S5: Elizabeth, how have you been handling name is Mark Poorly?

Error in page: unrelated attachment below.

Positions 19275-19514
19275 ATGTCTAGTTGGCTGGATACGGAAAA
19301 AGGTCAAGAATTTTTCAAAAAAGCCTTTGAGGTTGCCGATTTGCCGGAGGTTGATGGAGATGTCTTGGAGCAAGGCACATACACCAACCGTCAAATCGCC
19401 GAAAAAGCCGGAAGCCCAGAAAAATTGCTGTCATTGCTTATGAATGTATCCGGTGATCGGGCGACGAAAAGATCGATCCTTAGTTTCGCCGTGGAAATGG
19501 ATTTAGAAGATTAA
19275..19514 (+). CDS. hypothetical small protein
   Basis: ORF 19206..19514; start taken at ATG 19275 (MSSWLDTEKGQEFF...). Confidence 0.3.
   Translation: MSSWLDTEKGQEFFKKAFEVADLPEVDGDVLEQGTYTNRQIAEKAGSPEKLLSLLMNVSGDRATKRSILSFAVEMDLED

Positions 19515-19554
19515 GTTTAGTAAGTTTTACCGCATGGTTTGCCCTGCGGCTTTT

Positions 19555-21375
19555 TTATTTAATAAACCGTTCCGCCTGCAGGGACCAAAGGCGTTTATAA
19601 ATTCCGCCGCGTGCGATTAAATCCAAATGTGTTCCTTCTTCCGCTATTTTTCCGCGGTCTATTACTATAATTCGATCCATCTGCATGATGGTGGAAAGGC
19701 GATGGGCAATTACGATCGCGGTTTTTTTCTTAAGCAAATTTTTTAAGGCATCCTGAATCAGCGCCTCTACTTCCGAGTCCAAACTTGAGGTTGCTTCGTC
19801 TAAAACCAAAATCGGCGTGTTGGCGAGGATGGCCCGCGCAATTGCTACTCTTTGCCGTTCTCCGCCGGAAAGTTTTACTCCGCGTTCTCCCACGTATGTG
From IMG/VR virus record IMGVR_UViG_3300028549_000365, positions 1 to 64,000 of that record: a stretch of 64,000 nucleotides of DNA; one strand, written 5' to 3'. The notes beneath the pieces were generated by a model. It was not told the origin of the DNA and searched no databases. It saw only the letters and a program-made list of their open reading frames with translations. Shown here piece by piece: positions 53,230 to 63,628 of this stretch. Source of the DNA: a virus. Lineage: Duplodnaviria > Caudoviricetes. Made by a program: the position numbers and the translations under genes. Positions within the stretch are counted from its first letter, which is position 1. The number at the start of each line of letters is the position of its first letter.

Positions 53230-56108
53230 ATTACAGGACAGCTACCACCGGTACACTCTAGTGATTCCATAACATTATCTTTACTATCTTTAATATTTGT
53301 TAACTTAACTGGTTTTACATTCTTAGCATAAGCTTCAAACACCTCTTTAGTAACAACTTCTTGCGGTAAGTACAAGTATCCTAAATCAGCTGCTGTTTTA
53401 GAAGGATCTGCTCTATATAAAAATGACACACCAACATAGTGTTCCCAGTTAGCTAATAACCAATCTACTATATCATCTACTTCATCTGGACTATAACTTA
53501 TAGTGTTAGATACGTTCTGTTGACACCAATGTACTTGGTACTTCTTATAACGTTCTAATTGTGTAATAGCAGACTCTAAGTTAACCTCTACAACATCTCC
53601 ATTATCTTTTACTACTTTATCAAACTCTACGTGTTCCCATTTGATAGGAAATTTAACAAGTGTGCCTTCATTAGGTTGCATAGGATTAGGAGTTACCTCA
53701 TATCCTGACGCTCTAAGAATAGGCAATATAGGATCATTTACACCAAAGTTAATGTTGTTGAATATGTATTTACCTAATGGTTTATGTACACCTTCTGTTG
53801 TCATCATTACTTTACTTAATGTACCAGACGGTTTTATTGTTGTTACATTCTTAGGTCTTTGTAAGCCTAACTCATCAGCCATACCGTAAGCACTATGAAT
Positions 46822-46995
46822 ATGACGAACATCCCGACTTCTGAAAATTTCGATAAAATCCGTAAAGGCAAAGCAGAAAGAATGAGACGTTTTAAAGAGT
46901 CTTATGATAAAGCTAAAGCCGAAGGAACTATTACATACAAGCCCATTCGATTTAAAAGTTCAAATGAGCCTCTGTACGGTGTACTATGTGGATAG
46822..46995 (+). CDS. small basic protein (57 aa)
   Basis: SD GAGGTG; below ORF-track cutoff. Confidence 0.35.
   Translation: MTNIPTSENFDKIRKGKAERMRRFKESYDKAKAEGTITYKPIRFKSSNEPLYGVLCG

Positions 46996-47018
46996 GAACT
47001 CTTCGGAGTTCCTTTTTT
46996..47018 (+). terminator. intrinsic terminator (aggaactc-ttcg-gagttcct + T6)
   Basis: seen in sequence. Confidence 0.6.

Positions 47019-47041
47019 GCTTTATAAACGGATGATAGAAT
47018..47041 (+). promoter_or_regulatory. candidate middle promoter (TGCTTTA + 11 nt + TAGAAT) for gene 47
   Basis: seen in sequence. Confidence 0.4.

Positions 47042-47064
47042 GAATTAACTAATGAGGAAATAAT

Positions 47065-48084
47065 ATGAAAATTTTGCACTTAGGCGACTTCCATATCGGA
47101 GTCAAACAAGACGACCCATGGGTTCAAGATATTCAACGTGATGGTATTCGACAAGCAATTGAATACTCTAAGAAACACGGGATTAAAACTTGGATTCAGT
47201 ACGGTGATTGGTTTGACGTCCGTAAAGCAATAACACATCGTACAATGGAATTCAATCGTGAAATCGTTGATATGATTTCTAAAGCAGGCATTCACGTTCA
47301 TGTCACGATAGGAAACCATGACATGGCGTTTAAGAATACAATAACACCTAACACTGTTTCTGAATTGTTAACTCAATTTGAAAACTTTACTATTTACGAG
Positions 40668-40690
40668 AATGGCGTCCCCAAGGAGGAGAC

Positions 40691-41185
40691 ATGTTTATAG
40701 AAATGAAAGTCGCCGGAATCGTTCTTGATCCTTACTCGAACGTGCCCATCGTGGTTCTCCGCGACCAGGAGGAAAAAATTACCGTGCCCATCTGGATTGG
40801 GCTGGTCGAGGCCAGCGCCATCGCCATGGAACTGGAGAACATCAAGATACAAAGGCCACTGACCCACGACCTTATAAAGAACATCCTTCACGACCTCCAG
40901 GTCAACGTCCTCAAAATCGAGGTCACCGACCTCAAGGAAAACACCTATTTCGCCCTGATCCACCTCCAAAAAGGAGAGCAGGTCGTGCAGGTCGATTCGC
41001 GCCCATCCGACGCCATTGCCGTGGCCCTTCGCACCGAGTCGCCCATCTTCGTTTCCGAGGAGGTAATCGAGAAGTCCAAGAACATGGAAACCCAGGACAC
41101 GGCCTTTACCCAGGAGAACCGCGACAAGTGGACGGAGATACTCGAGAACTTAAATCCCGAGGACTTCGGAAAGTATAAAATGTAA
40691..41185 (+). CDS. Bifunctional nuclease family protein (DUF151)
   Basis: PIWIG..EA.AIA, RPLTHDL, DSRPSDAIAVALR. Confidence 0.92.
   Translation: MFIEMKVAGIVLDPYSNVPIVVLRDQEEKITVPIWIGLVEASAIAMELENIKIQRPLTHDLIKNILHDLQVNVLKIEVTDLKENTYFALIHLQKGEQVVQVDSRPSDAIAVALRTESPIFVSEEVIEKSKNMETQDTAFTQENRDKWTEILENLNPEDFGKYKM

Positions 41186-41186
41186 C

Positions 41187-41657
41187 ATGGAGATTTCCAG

S9: US know, like that was literally us in kindergarten when homework wasn’t and we had pre-K homework too. Yeah, we would do it or we attempt it, but like in kindergarten, there was a bit more homework, but it was you know, it wasn’t mandatory in pre-K. But I think I felt a sense of pressure to complete things there. And I also wasn’t as much of it. And then like kindergarten, once I found out that, like, it wasn’t counting toward their grades and there were other parents in the class that were like staunchly anti homework. And these are like the PTA parents, you know. Yes. Like I was the American Airlines parent. I was the one who was like running in and out with a suitcase. And I’ll see you in two days, you know. And so I was like, OK, you all know, I didn’t do it, you know? But then when I found out that the parents that were always there were like, no, we don’t believe in homework either. I was like, oh, well, that’s my out, you know, like, yeah, you do the big projects, we’ll do the meaningful stuff. But, you know, the the busywork we we didn’t really bother ourselves with. And so in first grade, it was definitely a challenge to have to adjust to. Homework has to be done. You know, we it and it matters. You know, child’s performance in class on some level is being assessed based on that. And then when school went virtual, it was difficult. And there was a period of time where we were missing some assignments because I was just a little unclear on how to submit them. So we were doing them, you know, but I didn’t realize that, like, every day I was like, OK, now you have to upload it here and make sure, you know, I was like, oh, OK. Like, it’s just it wasn’t really clearly explained to us and it was just a lot. So all that to say so rash and crazy. Yeah. Yeah. But just in general, like I didn’t like doing homework as a kid, I was rushed through it and it always was just something I had to get through to get to the next thing. And I think that because so much homework, you know, there are a lot of teachers that are publicly anti homework. There have been studies that have come out and shown that like homework does not, you know, enrich your child’s academic experience in the way that people once believed. It’s largely busywork.